• Even when there is coronary artery disease, and where you end up stenting it immediately, there does not appear to be a substantial survival benefit. The COACT trial from the Netherlands (Lemkes et al, 2019) found that immediate angiography following cardiac arrest without ST elevation did not improve survival at 90 days. Unlike the PROCAT registry, only 20% of the COACT patients had an acute coronary lesion (33% in the "immediate angiography" group).   

What's happened since the last time this appeared in 2018?

  • Jentzer et al published a trial in (2018), specifically in February of 2018 (i.e. long after the examiners would have stopped thinking about this question paper, but before was inflicted on the trainees in March). Survival was much better in the angio group (56.2% vs 31%) as was the neurological outcome (28% vs 11%). However, 
  • Verma (2020) performed a meta-analysis of about 3500 patients, and found little difference in mortality or outcome; rather, the 30-day mortality was more related to the presentation comorbidities 
  • The TOMAHAWK trial (Desch et al, 2021) looked at a cohort of 554 patients and also did not find any mortality benefit at 30 days.
  • Song et al (2021) used the GRACE risk score and found that patients with a high score (i.e. old age, history of CCf or MI, tachycardia or hypotensive, with ST-segment depression, AKI, raise cardiac enzymes) seem to have some survival benefit from early angiography.


Lemkes, Jorrit S., et al. "Coronary angiography after cardiac arrest: Rationale and design of the COACT trial.American heart journal 180 (2016): 39-45.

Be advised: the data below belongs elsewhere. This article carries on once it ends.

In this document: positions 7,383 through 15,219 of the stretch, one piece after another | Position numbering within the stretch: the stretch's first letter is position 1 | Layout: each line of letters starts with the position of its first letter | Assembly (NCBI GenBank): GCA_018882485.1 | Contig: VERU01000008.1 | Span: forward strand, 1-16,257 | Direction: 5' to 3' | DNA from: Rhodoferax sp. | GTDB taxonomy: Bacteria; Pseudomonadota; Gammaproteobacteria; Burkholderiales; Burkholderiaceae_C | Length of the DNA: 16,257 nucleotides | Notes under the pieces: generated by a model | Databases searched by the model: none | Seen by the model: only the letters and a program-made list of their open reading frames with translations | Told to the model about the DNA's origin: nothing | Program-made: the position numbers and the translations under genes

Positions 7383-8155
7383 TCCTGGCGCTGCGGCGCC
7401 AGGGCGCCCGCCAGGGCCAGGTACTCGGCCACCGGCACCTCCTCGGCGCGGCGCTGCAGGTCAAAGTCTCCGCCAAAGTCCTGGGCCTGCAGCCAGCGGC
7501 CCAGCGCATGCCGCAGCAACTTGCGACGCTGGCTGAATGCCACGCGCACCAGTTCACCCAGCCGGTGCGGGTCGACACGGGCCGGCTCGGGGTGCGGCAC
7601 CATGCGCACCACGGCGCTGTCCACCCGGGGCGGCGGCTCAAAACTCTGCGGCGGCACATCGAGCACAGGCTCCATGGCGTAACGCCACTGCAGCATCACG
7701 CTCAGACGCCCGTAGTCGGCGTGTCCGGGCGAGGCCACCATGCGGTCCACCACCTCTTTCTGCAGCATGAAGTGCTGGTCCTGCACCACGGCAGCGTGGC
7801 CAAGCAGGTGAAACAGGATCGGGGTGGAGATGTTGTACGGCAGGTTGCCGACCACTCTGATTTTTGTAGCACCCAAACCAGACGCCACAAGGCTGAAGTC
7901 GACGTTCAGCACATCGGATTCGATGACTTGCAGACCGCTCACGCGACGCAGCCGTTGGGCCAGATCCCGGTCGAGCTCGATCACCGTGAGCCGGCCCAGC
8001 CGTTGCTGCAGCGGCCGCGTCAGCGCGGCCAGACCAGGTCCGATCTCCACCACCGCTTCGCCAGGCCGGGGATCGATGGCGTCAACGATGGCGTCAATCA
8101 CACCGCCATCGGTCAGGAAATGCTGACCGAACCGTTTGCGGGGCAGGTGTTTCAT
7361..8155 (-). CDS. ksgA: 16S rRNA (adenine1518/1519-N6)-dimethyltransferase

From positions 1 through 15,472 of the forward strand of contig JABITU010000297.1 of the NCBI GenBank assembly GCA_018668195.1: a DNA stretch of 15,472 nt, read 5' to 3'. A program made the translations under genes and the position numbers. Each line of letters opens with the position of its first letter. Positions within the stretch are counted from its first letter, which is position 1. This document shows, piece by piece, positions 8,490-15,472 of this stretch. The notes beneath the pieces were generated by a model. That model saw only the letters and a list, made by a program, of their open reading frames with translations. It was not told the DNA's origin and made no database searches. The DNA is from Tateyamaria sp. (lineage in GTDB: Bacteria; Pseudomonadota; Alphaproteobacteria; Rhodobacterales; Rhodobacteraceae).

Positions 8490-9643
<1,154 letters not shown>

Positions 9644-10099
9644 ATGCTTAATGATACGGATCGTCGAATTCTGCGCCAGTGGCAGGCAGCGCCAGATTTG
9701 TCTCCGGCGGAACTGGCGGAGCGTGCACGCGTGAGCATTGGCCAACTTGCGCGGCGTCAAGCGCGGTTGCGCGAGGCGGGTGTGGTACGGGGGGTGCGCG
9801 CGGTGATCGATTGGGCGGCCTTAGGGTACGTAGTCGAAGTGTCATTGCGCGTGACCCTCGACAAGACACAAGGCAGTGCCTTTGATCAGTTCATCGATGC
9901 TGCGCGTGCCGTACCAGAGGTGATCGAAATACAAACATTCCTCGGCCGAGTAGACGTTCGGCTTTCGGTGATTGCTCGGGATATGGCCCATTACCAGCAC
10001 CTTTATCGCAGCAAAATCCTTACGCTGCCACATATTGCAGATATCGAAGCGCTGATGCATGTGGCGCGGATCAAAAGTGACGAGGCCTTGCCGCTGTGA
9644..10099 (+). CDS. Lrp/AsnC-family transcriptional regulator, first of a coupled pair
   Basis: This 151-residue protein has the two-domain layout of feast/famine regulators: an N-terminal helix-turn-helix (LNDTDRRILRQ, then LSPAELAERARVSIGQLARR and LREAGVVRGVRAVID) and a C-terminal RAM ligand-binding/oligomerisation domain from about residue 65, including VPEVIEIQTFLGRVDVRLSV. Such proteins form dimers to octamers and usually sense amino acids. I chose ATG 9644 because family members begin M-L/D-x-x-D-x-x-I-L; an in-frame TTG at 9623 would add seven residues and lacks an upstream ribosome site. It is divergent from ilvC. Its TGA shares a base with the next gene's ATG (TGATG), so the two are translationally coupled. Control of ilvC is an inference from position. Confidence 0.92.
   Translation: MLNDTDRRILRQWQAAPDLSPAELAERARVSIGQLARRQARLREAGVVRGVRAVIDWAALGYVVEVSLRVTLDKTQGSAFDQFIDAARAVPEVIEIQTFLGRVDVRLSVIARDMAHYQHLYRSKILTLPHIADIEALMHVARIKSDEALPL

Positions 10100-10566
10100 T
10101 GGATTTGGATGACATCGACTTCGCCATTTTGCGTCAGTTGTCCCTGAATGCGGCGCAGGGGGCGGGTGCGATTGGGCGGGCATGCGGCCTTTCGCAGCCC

Lemkes, Jorrit S., et al. "Coronary angiography after cardiac arrest without ST-segment elevation." New England Journal of Medicine 380.15 (2019): 1397-1407.

Spaulding, Christian M., et al. "Immediate coronary angiography in survivors of out-of-hospital cardiac arrest." New England Journal of Medicine 336.23 (1997): 1629-1633.

Hollenbeck, Ryan D., et al. "Early cardiac catheterization is associated with improved survival in comatose survivors of cardiac arrest without STEMI." Resuscitation 85.1 (2014): 88-95.

Dumas, Florence, et al. "Immediate Percutaneous Coronary Intervention Is Associated With Better Survival After Out-of-Hospital Cardiac ArrestClinical Perspective: Insights From the PROCAT (Parisian Region Out of Hospital Cardiac Arrest) Registry.Circulation: Cardiovascular Interventions 3.3 (2010): 200-207.

Geri, Guillaume, et al. "Immediate percutaneous coronary intervention is associated with improved short-and long-term survival after out-of-hospital cardiac arrest." Circulation: Cardiovascular Interventions 8.10 (2015): e002303.

Callaway, Clifton W., et al. "Part 8: post–cardiac arrest care: 2015 American Heart Association guidelines update for cardiopulmonary resuscitation and emergency cardiovascular care." Circulation 132.18 suppl 2 (2015): S465-S482.

Nolan, Jerry P., et al. "European resuscitation council and european society of intensive care medicine guidelines for post-resuscitation care 2015: section 5 of the european resuscitation council guidelines for resuscitation 2015." Resuscitation 95 (2015): 202-222.

Wester, Axel, et al. "Coronary angiographic findings and outcomes in patients with sudden cardiac arrest without ST-elevation myocardial infarction: A SWEDEHEART study." Resuscitation 126 (2018): 172-178.

Jentzer, Jacob C., et al. "Early coronary angiography and percutaneous coronary intervention are associated with improved outcomes after out of hospital cardiac arrest." Resuscitation 123 (2018): 15-21.

Verma, Beni R., et al. "Coronary angiography in patients with out-of-hospital cardiac arrest without ST-segment elevation: a systematic review and meta-analysis." Cardiovascular Interventions 13.19 (2020): 2193-2205.

Song, Hwan, et al. "Which Out-of-Hospital Cardiac Arrest Patients without ST-Segment Elevation Benefit from Early Coronary Angiography? Results from the Korean Hypothermia Network Prospective Registry." Journal of Clinical Medicine 10.3 (2021): 439.

Desch et al., "Angiography after Out-of-Hospital Cardiac Arrest without ST-Segment Elevation" N Engl J Med 2021;epublished August 29th